Saturday, July 14, 2012

Calmer Parenting skills - not just for "kids"!

Most parents interested in Calmer, Easier, Happier Parenting have younger children ages three to twelve.  Some smart parents of adolescents pick up the tools. More and more in my counseling practice I am meeting parents struggling with the frustration of teens who fail to launch.  These parents have exhausted the nagging, complaining, and punishing routes to motivate their children.  Mom and Dad find themselves at their wits end. The good news is, it is never too late!  The Calmer, Easier, Happier Parenting methods do apply.

A few weeks ago a parent shared with me her frustration about her recent high school graduate's inability to get a job - any job.  She had come to the end of her rope and was adopting the strategy of some parenting experts who rely on consequences as the ultimate motivator. She had given her daughter the final ultimatum that if she did not have a job at the local day care by the end of the week she would have to move out of the house and in with her father. (The job had been found through a friend of the family and was guaranteed. The daughter's responsibility was only to download some forms, complete them, and submit them to the center by the end of the week. The obstacle to this was finding a working computer by either getting it back from the sister, borrowing one, or going to a public location.)

Mom was very frustrated. She was sure her daughter would not accomplish this small task.  A long history of lack of motivation and follow-through were damning and crippling.  We discussed the probable scenario:  Mom would call home to see if the daughter had submitted the papers.  Most likely the daughter wouldn't have done it, then mom and daughter would get in a fight and mom would have to force her daughter to live with her father who perhaps could do better.  The daughter would feel worse about herself and angry with her mother. Nobody felt good in this situation, and worse, there was little hope that Dad would be more successful. The only hope was relief of constant conflict and also that maybe something would possibly change in a new environment.  Not very encouraging.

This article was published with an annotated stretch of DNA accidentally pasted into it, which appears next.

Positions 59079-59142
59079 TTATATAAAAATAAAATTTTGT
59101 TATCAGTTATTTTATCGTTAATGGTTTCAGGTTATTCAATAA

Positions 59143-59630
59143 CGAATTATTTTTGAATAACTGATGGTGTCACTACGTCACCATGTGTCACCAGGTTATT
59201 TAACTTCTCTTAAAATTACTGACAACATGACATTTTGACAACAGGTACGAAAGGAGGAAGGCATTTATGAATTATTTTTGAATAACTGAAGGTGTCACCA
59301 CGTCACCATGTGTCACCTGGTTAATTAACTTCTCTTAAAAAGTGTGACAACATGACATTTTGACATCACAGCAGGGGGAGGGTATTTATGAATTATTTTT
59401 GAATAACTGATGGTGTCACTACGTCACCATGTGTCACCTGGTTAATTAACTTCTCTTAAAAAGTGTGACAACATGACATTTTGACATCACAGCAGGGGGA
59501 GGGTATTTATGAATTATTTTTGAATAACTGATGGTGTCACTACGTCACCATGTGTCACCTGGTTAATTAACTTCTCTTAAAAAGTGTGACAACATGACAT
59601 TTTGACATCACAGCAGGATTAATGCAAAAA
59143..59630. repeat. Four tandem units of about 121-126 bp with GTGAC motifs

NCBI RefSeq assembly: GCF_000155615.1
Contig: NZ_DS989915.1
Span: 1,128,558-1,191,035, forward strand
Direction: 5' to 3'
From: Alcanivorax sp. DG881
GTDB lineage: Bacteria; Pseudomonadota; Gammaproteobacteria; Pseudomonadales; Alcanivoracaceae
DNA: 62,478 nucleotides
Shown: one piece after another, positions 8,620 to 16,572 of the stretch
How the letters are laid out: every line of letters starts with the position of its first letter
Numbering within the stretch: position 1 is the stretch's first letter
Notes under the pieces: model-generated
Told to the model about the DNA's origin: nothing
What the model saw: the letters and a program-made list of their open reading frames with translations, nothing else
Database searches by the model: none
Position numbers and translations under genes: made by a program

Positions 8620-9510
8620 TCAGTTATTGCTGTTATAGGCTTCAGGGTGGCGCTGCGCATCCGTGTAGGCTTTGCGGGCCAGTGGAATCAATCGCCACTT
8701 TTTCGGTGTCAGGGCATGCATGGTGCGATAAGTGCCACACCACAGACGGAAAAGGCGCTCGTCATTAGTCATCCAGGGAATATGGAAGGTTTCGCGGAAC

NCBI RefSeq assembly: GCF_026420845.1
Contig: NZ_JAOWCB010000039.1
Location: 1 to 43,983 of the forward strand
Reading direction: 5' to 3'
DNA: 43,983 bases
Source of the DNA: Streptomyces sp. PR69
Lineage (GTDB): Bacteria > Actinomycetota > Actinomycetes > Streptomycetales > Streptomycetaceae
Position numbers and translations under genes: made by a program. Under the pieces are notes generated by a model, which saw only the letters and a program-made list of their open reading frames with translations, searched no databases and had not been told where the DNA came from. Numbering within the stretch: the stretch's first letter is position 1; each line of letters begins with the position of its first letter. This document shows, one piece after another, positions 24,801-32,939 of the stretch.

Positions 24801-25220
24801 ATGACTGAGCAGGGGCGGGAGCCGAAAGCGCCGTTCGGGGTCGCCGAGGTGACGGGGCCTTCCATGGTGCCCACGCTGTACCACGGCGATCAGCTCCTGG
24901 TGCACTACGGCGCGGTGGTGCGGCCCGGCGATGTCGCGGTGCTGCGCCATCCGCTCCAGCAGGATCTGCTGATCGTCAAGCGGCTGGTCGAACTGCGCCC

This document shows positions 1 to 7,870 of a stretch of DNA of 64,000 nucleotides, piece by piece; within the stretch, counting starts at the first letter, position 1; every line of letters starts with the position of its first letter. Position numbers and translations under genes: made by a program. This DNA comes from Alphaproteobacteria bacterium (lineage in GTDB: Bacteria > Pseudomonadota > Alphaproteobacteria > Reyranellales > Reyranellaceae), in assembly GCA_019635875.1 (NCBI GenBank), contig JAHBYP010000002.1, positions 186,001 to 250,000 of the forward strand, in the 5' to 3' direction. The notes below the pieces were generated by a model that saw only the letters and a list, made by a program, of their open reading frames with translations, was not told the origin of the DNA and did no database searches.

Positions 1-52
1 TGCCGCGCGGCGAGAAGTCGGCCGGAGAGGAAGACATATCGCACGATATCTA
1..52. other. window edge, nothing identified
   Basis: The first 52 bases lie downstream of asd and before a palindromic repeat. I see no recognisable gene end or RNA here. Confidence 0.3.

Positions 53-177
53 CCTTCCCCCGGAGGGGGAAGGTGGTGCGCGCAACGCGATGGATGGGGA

I told mom about Descriptive Praise.  Descriptive praise is the most powerful and effective motivator there is. It is simple, but not always easy.  Descriptive praise is noticing good, just "OK" behavior or even small steps in the right direction and describing exactly what you see.  We reviewed the most probable outcome of the upcoming phone call with her daughter.  Most likely her daughter would not have submitted the papers to the daycare. Mom would feel angry, hurt, sad, and frustrated.  However, there was the possibility that she had taken some small step.  I suggested that mom set her feelings aside and look for whatever small step there was and to descriptively praise that step - no matter how small it was.

The next day mom came back to me with a big smile and upbeat attitude.  "You were right!  She had not completed the forms, but she had downloaded them.  I descriptively praised her, saying 'Alright, honey, that's a good step forward; you got the computer from your sister and already downloaded the forms.' I think my daughter was surprised to get the praise instead of the irritated reprimand and it completely changed the dynamic. She said that she would try to complete the forms and get them in tomorrow.  She even sounded a bit upbeat."  Mom was so happy.  This was entirely different from the expected destiny:  a hostile phone call ending in a hang up, a sullen daughter with no real energy to finish the task, and a disappointed, frustrated mother.

Mom may still have to follow through with the consequence, but with continued support using descriptive praise this daughter may secure the job and make further progress toward self-reliance in other areas of her life.  As parents we can spend our energies with negative methods that sometimes work, but most often only frustrate us when we do not get results. Or we can invest in positive methods that leave us and our children feeling happy as we move forward.

Amanda Deverich (see profile below)
Williamsburg, VA


1 comment:

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